A continual Republican argument for almost four years has been centered on Vice President Kamala Harris.
In the past week alone, former president and GOP frontrunner Donald Trump described her as “speaking in rhyme.”
Moreover, Nikki Haley – the only female candidate on stage at last week’s Republican debate – has repeatedly expressed concern over President Biden’s age, leading to an impromptu Harris presidency.
Kamala Harris and Race
Haley’s recent post on X, the site formerly known as Twitter, prompted a response from high-profile writer Jemele Hill.
When Haley repeated her claim that “a vote for Joe Biden is a vote for President Kamala Harris,”
Hill struck back: “So part of the reason racism is such a terrible sickness in this country is that politicians like this know they can rally a certain base with the fear of OH MY GOD A BLACK WOMAN MIGHT BE PRESIDENT IF YOU DON’T VOTE FOR ME [sic].”
Using the issue of racism as a method to divert criticism is not new. Democrats consistently cited GOP opposition to Barack Obama’s actions as an issue of race, rather than policy, during his eight-year tenure.
Even former president Jimmy Carter claimed that an “overwhelming portion of the intensely demonstrated animosity toward President Barack Obama is based on the fact that he is a black man.”
If the same historical arguments are to be used again, it’s worth looking at why criticism of Harris is valid.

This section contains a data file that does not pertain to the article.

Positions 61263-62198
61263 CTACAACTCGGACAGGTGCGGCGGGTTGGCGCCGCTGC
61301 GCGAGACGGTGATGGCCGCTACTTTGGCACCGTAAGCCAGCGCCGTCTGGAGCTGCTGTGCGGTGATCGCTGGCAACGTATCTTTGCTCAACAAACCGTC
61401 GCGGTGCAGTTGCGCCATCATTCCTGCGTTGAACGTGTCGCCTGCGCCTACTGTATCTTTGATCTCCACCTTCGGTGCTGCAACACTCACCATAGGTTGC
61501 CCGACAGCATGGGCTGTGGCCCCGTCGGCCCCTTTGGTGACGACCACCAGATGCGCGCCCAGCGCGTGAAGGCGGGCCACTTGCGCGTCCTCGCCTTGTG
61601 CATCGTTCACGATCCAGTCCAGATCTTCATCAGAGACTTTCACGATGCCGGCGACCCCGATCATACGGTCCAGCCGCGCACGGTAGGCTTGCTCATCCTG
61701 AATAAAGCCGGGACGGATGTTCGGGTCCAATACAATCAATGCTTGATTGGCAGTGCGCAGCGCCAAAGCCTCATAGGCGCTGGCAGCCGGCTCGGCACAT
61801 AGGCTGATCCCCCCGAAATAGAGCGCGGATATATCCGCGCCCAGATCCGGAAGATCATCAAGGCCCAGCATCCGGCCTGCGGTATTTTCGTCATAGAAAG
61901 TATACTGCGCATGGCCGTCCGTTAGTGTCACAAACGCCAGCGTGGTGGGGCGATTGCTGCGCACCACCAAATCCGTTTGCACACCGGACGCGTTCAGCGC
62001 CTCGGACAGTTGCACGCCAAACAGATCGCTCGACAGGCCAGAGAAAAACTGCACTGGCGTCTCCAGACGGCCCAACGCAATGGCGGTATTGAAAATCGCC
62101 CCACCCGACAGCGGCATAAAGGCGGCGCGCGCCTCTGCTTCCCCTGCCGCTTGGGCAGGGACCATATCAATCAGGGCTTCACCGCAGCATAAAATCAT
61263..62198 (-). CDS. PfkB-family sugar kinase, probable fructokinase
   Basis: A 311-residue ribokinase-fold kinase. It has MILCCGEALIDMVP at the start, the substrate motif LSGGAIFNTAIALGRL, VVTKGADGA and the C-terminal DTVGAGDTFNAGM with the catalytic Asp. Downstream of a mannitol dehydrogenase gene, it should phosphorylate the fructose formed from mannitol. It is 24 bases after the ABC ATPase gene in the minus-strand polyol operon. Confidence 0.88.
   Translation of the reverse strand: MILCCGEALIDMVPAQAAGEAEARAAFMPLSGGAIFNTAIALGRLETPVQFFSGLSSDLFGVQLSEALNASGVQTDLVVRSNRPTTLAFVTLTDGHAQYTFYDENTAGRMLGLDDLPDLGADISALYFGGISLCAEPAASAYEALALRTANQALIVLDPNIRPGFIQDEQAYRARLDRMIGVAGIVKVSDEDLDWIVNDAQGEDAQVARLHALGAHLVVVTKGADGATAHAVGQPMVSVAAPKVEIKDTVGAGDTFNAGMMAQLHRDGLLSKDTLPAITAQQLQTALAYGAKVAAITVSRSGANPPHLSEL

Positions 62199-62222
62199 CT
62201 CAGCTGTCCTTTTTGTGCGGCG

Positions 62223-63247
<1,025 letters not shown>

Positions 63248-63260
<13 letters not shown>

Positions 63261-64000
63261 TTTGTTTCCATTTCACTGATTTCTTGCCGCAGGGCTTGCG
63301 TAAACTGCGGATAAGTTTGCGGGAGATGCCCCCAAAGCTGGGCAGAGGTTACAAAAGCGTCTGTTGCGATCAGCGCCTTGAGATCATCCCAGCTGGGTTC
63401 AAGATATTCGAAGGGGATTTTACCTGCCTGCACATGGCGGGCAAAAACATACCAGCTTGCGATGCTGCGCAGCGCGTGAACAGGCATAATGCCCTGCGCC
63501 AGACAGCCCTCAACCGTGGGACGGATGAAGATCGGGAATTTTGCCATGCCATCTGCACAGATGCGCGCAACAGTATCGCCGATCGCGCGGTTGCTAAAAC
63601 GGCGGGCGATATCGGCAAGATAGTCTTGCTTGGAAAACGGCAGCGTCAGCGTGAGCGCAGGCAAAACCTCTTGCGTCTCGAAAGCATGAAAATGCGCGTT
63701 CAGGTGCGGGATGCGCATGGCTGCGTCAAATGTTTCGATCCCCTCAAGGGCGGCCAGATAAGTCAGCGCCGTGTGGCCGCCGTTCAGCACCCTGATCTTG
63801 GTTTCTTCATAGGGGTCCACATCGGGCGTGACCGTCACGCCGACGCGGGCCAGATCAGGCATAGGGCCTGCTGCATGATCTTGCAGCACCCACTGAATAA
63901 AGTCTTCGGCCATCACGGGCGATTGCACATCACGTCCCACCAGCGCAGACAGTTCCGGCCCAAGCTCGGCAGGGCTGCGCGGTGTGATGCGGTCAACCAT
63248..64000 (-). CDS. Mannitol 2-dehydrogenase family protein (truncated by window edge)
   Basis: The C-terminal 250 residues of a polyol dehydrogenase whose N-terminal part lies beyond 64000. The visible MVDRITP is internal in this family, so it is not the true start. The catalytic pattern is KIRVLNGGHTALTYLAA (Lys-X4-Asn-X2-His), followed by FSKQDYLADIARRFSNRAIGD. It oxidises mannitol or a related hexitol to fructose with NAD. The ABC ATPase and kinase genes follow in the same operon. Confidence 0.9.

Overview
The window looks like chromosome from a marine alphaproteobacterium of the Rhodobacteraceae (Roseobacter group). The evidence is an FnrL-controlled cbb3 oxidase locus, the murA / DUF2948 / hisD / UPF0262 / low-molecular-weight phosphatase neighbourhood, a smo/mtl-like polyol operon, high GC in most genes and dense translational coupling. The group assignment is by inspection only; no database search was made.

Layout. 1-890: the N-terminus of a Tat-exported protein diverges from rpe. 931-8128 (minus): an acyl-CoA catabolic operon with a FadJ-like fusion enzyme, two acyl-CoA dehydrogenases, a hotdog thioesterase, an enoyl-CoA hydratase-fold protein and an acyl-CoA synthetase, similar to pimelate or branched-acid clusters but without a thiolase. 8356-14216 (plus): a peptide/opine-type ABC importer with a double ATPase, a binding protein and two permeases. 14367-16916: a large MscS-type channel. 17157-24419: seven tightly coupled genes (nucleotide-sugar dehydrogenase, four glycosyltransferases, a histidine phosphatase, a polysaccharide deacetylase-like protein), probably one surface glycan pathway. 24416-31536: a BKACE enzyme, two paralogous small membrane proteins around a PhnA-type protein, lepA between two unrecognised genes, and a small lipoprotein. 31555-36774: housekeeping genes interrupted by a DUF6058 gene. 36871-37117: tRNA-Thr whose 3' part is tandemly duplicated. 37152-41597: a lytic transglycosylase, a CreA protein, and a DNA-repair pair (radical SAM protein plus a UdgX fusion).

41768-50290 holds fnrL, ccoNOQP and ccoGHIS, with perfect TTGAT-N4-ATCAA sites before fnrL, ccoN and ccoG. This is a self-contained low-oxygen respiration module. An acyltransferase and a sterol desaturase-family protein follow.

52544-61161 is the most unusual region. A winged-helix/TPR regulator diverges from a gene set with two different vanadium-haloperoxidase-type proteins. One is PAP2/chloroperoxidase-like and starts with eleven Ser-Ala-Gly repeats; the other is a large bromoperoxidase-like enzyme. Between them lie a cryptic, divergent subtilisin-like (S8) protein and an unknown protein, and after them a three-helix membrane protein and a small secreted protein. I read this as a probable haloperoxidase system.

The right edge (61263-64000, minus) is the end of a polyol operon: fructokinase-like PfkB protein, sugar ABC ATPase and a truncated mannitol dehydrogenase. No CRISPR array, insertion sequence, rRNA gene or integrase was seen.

Following Russia’s full-scale invasion of Ukraine, Vice President Harris sought to explain how Americans would be directly affected by the conflict.
“So, Ukraine is a country in Europe,” she began.
“It exists next to another country called Russia. Russia is a bigger country. Russia is a powerful country. Russia decided to invade a smaller country called Ukraine. So, basically, that’s wrong, and it goes against everything that we stand for.”
Later that month, another gaffe from the second-in-command went viral on the significance of the passage of time. “The significance of the passage of time, right?
The significance of the passage of time. So when you think about it, there is great significance to the passage of time…there is such great significance to the passage of time,” she told an audience.
Politicians must be exceptional orators; after all, how can you get your message across if nobody can understand it?
If the vice president is unable to communicate clearly what her policies are, how can voters be thrilled about the genuine prospect of her taking the presidency?
If someone heard her comments on the radio without knowing who she was or what she looked like, I suspect they’d be saying the same thing.
So no, Vice President Harris’ race is not the issue; it’s simply what many would argue is her incompetence.